1. On the one hand, the company claimed it had money from “VN, Theil and now LSVP” and, on the other hand “we don’t receive any” money, they wrote.
  2. Starting 25 September, Salil Aggarwal stopped going to work.
  3. A few days later, four other people quit the company.
  4. Day in, day out’ In an emailed reply to a follow-up question, Ritesh said, “Frankly at one point of time the previous Model (Oravel) wasn’t working and we needed to find a new direction in the business and which didn’t work for some of the employees.

We of course respected their decision to move on. Many others decided to stay back and I am proud to see them leading many parts of our business today.” Did the exits at Oravel show up as a red flag for LSVP? No. Somaia says this is a matter-of-fact situation in the start-up world.

  • Perhaps this is new for you, but we breathe this day in, day out,” he says.
  • To me that is start-ups.
  • They are living organisms.
  • What’s the churn in start-ups? It’s insane.
  • I don’t think there is anything particularly unusual about the churn you are referring to.” How about VentureNursery? Did they bat for the employees? “Nobody escalated this to us,” says the VentureNursery official quoted earlier.

“But then our only point of contact was Ritesh and we do not interfere in an entrepreneur’s day-to-day operations.” And then he explains a little more: “Did we set out to build a successful business? Yes. All of us made 20X on our original investment.

Did we set out to build character? Yes and No. Yes because you know it is a part of institution building. No because you think it is already there. We had no reason to suspect.” To give credit where it is due, Oravel is on to something good. It has a charismatic 21-year-old founder at the helm. And the company has captured the imagination of some of the biggest venture capital firms in the country.

So much so that in less than 10 months, the period between LSVP and Sequoia’s investment, Oravel’s pre-money valuation rose from ₹ 14 crore to ₹ 360 crore. What changed on the ground, in just 10 months, to merit such valuation? “Obviously the company has made progress.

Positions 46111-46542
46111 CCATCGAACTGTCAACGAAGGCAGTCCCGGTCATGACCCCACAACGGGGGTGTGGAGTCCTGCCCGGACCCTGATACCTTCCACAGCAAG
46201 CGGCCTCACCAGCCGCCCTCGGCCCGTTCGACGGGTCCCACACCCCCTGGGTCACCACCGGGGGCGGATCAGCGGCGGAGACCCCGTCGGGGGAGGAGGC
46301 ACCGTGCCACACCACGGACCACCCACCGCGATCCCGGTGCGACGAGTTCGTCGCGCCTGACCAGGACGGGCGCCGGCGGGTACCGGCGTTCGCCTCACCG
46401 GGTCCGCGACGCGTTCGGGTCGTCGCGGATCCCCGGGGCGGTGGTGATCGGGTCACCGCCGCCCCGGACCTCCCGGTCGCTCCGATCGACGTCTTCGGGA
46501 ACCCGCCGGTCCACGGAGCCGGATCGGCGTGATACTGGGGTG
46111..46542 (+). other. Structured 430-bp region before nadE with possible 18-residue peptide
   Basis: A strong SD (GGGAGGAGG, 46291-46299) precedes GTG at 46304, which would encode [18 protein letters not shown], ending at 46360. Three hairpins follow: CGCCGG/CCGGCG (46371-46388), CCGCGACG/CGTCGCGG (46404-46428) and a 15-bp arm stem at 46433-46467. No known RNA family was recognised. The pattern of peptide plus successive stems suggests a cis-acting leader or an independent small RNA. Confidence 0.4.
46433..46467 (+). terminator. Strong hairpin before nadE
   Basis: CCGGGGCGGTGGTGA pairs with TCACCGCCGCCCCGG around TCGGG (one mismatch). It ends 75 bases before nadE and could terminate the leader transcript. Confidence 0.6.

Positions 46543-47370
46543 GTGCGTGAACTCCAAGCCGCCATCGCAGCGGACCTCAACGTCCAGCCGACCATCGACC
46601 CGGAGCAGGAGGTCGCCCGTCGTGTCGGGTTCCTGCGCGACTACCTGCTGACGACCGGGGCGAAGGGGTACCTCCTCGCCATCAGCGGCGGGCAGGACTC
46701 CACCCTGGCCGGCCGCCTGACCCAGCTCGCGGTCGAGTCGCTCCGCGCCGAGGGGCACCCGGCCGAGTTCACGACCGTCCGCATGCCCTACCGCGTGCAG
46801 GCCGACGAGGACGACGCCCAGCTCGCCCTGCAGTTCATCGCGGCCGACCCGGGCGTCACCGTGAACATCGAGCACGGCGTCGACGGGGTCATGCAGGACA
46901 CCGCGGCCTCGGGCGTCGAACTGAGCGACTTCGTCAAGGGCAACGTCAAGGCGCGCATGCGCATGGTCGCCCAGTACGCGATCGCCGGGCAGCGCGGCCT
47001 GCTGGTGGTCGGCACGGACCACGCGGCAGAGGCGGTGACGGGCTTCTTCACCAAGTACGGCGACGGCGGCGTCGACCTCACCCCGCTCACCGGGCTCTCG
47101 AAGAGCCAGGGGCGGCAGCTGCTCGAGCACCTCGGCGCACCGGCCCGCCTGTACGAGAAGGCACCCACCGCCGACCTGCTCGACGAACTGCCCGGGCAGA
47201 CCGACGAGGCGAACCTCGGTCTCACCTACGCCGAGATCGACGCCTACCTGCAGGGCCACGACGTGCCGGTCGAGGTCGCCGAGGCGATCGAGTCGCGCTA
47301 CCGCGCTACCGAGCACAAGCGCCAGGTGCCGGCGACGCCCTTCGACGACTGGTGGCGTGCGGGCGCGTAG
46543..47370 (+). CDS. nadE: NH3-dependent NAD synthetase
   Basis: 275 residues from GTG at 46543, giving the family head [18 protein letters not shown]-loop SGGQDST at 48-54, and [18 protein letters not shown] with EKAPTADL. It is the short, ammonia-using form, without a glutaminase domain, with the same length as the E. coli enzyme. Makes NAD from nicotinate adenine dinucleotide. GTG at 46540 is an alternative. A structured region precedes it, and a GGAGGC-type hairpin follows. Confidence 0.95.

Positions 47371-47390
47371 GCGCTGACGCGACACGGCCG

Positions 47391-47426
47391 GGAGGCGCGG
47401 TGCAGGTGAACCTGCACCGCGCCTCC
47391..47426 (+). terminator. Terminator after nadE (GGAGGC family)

More hotels now than they had. More substance in team. But why do Flipkart’s valuations change 2X in 3 months? It is not because of something fundamental,” explains Somaia. “The business grew,” he adds. “So it currently has somewhere between 40-45 properties. When we invested it had five, maybe. But remember rule 1, venture investors always over-pay for companies because they are buying into the future.

It is an unfortunate aspect of our business but it is the reality. The math doesn’t work.” Catch all the Corporate news and Updates on Live Mint. Download The Mint News App to get Daily Market Updates & Live Business News, More Less
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What is the salary of Ritesh Agarwal per month?

Oyo CEO Ritesh Agarwal’s salary rises 250% in FY22; firm’s ESOP costs see massive jump Hospitality and travel-tech firm Oyo’s founder and chief executive officer (CEO) Ritesh Agarwal’s salary rose to ₹ 5.6 crore during the financial year ending March 2022, up about a whopping 250% from the total compensation of ₹ 1.6 crore during the year ended March 2021, as per the latest DRHP.

  1. In the year ending March 2020, he took ₹ 21.5 lakh as his annual remuneration.
  2. Meanwhile, for the three month period ended June 30, 2022 (Q1), he has taken a total salary of ₹ 1.4 crore.